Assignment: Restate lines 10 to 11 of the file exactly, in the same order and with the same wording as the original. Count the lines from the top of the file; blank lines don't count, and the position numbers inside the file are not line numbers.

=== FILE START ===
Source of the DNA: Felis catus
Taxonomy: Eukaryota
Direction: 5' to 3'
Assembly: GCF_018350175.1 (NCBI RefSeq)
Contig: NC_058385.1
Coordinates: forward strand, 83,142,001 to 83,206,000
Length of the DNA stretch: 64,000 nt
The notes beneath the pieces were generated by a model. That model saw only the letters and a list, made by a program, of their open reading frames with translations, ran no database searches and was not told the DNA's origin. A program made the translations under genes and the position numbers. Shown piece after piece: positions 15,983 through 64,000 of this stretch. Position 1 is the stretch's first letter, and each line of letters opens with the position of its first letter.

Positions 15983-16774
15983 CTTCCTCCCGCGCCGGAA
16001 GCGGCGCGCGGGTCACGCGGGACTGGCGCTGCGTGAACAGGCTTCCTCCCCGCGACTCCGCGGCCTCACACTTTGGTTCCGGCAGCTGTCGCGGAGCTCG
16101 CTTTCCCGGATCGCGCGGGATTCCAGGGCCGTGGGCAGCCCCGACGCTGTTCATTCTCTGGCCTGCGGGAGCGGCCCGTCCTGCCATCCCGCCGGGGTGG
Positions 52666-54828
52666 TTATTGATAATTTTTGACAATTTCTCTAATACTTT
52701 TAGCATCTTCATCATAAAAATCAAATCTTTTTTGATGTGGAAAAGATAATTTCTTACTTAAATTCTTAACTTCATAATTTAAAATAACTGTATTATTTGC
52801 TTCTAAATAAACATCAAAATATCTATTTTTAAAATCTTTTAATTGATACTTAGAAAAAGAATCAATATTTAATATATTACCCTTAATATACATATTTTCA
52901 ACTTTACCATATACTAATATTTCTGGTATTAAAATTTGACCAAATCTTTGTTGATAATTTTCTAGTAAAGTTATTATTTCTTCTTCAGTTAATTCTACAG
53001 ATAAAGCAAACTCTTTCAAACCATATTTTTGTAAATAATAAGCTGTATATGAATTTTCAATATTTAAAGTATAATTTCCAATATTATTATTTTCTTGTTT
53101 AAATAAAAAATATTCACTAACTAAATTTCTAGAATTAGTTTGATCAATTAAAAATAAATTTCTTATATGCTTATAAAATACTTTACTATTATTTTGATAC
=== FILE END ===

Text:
15983 CTTCCTCCCGCGCCGGAA
16001 GCGGCGCGCGGGTCACGCGGGACTGGCGCTGCGTGAACAGGCTTCCTCCCCGCGACTCCGCGGCCTCACACTTTGGTTCCGGCAGCTGTCGCGGAGCTCG